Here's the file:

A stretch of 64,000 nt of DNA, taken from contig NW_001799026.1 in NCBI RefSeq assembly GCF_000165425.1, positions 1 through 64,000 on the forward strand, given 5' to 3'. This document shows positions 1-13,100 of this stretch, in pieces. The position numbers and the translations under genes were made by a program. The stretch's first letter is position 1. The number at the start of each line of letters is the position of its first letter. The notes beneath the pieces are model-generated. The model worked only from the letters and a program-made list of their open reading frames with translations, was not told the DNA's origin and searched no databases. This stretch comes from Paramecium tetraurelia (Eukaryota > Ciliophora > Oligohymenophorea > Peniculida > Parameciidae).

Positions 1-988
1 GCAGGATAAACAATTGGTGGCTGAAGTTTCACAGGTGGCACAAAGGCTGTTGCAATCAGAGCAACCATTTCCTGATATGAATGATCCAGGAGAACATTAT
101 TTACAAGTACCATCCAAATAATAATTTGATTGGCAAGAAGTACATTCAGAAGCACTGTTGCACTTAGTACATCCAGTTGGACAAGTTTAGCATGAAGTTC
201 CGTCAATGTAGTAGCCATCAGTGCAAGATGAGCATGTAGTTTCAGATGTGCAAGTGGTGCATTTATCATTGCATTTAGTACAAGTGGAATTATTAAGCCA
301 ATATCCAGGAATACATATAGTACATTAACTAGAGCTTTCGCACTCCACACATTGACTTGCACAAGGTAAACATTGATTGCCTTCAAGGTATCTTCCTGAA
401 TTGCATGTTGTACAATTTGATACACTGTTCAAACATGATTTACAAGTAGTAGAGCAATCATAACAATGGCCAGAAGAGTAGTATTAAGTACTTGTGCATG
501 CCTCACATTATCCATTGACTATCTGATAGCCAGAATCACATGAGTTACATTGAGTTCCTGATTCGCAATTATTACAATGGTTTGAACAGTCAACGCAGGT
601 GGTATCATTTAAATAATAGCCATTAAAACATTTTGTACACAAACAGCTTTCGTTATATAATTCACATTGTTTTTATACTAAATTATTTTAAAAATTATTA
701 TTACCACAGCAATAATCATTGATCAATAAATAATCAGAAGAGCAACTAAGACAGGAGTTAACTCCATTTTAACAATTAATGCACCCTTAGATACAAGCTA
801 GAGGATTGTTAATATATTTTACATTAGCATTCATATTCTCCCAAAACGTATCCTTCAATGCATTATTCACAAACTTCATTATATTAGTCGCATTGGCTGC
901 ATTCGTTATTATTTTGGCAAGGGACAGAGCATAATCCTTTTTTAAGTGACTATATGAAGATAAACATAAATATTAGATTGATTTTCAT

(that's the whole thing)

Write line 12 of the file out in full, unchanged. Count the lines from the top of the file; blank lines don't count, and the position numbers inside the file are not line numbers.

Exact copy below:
901 ATTCGTTATTATTTTGGCAAGGGACAGAGCATAATCCTTTTTTAAGTGACTATATGAAGATAAACATAAATATTAGATTGATTTTCAT